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arrangement is to be of any value, Plato's entire doctrine of the mind, in so far as he treats of it in a preponderantly ethical view, is confined as it were between these two images, we are then drawn deeper into the comparison. Neither of the two indeed represents the human mind as a perfect unity, or makes the distinct elements which may be discovered in it intelligible from a common centre-point; but still the strangely-compounded monster must ever be more a living unity than that chariot. The subdivision is in the main the same, but in the instance of which we are now speaking it comes out in much better relief, as the complexity of the principle of desire is here expressed, which in the other case is utterly wanting. And thus we come by degrees indulgently to attribute the luxurious abundance in the earlier picture, which has something of a coquettish character, partly to the rhetorical form of that work, and partly to the youthfulness of the composer, while in the one now before us we praise as meritorious the absence of all pretence to imitative virtuosity, which, standing as it does in strong contrast with the former, is at the same time perfectly in character with the philosophy of the work itself. And as this image recapitulates all that is properly ethical in the collective subject-matter of the work itself, it certainly appears to be a perfectly fit conclusion to the books themselves. For such it really is; the problem is solved, inasmuch as the superiority of the moral life is proved ; nay, even the conditions under which such a life is possible are laid down. And if questions, not falling within the limits of the problem, and referring only to the great image of the perfect Republic, interwoven with the whole work, are digressively answered, this noble image itself has as it were the spunge passed over it; for as when, after the completion of the structure, the scaffolding is again broken away, Socrates expressly declares that this republic exists only in imagination, and nowhere upon earth, and he leaves it standing only as a heavenly model, according to which every man is to regulate himself, and can then perform the duties of this constitution only, and of no other. At the end, then, of the ninth book every reader would go away satisfied, and miss nothing connected with the subject. But it can in no way be intended to be only an exhibition of the Socratic gluttony in conversation, when, as if he were yet far from the end, Socrates subjoins immediately something new, and that without even taking breath; as if he were afraid that otherwise interlocutors and hearers would not let themselves be again brought to the task. On the contrary, we must be the more curious with respect to the subject-matter of this sixth grand division, which occupies the tenth book, forming the only real concluding piece, because it is clear that Plato must have felt himself imperiously called upon to make this addition before quitting his work, or he would not have done so. The composition of this part is as follows. The first section recurs once more to the subject of poetry, a subject out of whose province some matter is discussed in the third book, and being renewed in this, is to be here dispatched. It is, what the prevailing character should be in the descriptions given of men in order to be employed with advantage in the education of youth. And, as was said also in that book, this matter cannot be dispatched until the grand question is decided which these descriptions always involve in their ultimate result, whether unjust men can be happy or just men miserable. This subject accordingly could not have been taken up earlier than in this place, though it must be allowed that no one would have felt the want of it, if it had remained where it was. For it is now clear at once that Plato, according to all appearance, would have had strict poetical justice in this department of the fine arts treated in a manner completely contrary to the rules that have become valid among us. Meanwhile he does indeed profess himself satisfied provided only the just man proves himself a happy one amid tortures and insults, to which even our own critics would have no objection to make. But instead of here explaining this point, he again takes up the general accusation against the art of imitative composition generally, which had already made its appearance in the third book; only as he had there shown more that the guards themselves should not practise the mimic arts, he here enlarges more upon the disadvantage which must ensue only from hearing and seeing mimic exhibitions. Now there may indeed be truth in what Plato says, that poets would be bad poets if they were only to represent perfectly just men, but it is not on that account necessary that men of contrary characters should be so represented and extolled, as to seduce others to follow their example. And quite as little can it be overlooked that Plato proceeds upon a very narrow hypothesis, when he thinks that every one is inclined, at least, in solitude to indulge those effeminate emotions which in company he attempts to restrain, as well as when he wagers his head with even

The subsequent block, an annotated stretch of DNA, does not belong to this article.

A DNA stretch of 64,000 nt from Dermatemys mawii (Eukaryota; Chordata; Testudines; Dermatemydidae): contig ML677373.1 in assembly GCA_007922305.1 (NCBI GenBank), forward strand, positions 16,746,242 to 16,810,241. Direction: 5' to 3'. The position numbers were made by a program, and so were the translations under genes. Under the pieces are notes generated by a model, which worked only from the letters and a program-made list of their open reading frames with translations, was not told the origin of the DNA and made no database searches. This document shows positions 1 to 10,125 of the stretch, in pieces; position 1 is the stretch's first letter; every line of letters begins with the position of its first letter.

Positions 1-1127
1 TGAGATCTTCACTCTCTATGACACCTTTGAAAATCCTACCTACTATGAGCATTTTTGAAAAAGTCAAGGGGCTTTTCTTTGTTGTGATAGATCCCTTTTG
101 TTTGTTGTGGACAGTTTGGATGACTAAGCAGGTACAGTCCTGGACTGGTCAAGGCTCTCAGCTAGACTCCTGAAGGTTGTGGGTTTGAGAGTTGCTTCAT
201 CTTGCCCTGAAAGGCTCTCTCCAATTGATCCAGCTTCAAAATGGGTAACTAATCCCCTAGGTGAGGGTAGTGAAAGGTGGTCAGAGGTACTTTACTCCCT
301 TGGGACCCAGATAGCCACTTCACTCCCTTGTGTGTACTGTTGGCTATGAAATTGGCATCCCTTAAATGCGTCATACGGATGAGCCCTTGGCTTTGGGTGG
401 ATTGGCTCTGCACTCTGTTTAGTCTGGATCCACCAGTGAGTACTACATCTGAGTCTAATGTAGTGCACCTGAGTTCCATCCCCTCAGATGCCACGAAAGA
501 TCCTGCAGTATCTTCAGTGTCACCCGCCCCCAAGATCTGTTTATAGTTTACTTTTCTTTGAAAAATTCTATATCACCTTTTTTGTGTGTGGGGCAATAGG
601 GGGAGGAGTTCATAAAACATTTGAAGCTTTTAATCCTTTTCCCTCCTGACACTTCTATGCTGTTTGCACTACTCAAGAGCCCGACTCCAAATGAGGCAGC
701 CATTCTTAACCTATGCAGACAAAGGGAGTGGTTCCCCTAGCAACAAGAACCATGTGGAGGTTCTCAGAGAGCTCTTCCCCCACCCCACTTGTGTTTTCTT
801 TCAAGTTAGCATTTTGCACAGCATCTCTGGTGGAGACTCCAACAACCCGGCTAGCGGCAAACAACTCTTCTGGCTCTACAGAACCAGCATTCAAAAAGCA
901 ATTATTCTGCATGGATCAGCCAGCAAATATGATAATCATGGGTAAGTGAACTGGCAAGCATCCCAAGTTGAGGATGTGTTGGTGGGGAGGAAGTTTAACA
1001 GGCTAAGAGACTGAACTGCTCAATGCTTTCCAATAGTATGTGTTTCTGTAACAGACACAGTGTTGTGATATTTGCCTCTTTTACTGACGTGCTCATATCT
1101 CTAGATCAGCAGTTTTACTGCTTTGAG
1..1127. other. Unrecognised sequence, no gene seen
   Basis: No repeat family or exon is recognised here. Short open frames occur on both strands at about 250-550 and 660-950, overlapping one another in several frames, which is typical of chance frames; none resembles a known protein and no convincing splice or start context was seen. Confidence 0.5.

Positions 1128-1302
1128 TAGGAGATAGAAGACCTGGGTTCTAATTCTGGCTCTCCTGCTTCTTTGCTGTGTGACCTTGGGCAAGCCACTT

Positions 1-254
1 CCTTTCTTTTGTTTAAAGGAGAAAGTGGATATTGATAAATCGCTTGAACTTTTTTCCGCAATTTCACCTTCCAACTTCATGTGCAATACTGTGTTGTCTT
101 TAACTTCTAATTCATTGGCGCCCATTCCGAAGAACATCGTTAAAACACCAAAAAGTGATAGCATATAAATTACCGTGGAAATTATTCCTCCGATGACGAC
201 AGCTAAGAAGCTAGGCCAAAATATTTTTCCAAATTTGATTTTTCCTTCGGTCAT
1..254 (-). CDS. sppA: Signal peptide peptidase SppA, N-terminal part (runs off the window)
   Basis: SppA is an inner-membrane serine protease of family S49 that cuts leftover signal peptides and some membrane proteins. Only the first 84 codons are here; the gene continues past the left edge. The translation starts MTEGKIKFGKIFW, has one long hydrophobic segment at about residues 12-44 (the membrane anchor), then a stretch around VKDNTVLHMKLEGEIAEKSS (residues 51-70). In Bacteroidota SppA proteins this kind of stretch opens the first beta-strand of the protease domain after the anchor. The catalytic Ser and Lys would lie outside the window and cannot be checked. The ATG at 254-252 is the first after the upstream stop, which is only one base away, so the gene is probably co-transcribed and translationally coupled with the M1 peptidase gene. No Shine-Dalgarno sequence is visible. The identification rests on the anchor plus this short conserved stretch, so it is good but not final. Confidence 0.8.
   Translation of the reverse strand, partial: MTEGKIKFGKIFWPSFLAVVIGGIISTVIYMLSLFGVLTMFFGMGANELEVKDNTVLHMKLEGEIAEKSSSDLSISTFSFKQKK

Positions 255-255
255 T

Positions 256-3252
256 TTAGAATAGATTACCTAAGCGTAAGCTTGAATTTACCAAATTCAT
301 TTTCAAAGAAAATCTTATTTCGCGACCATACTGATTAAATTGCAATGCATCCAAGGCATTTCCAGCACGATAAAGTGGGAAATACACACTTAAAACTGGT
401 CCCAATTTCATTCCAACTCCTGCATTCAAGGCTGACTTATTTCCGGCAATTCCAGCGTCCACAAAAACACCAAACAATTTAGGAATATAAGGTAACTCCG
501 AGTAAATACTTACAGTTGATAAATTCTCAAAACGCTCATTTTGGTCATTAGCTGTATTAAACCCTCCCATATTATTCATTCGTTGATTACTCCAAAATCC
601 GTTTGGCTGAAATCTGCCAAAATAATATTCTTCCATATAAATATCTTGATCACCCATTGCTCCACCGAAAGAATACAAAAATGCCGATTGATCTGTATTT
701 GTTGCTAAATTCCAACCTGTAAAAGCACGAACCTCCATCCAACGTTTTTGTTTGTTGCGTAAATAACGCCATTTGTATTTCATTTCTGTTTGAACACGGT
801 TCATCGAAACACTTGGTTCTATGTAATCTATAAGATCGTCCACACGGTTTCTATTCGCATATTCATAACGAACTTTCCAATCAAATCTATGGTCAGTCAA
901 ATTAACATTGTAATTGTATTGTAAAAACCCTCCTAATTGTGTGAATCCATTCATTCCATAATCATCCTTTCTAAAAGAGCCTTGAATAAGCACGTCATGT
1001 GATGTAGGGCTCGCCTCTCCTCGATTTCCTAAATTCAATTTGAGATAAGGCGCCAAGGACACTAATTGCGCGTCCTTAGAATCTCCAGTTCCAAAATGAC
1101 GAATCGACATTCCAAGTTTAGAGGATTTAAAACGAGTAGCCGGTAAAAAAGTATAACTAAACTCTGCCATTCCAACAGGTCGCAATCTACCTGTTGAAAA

the best of men, that they would always relax something of their strictness towards themselves in relation to what, if publicly exhibited, is not only overlooked but praised and admired. So that the censure cannot properly apply to the dramatic and dramatising art of poetry in and for itself, but only relatively to a certain inferior order of moral cultivation, and moreover, not to the art in general, but only to the Hellenic form and method of it, in which, however, Plato does not seem to have regarded even in the slightest degree its historical value. And it must surprise us all the more, that Socrates maintains with perfect confidence that this art will never be able to defend itself, and that the feud between philosophy and it, as it existed from the very earliest times, is likewise to endure for ever for life and death. There does not however appear, utterly unworthy indeed as such an ingredient would have been of such a work, the slightest trace that Plato wrote this in a humour excited by the comic poets, notwithstanding the very great probability there exists of their having already satirized his Republic from hearsay, before this work was publicly put forth. But it is because the dramatic art is only conversant with the mind in its present scarcely understood, though multifariously deformed state, and although so far removed from truth, affects nevertheless to be considered as something true, this it is which, to Plato, represents the state of antagonism with it as unintermitting. And if in the corresponding passage of the third book he seeks more to expose himself to the censure than in any degree to excuse himself from it, because, as he says, the perfect writer is as little as possible, and only in a case of the most extreme necessity, to make use of

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mimic representation, a rule which he himself transgressed so far, he now seems on the one hand to wish entirely to renounce this method for the future, and on the other tacitly to justify himself upon the ground, that, though he may indeed have introduced sophists, rhetoricians, and statesmen speaking in characters the reverse of praiseworthy, still, so far from bestowing upon them any commendation calculated to seduce others to imitate them, his only object was to expose their real worth and to exhibit them as warning examples. And as Plato spoke at last of his Republic only as a model to which approximations are to be made, so he comes in the present instance also to a very mitigated conclusion, implying that if this art is not to be entirely banished, yet still men must be always on their guard against its seductions, and hear them as if they heard them not. As then for Virtue's sake, and from interest in her this matter may not be otherwise ordered, the second section is now subjoined to this, embracing a subject which must indeed form a matchless conclusion, as it returns to the rewards of Virtue, and thus refers us rather to the second book. For, it is argued, the desire there expressed, that the whole question should be decided without introducing anything relating to rewards, is now satisfied, and now perfect truth requires a return to that point. Since then at this point, as has already been hinted at the commencement of the work, the discussion is to be about rewards in the present and future life, the immortality of the soul is first of all treated of, a doctrine which, independently of all other considerations, every reader acquainted with Plato's method and art would have been almost pained to miss out of this work. And nearly as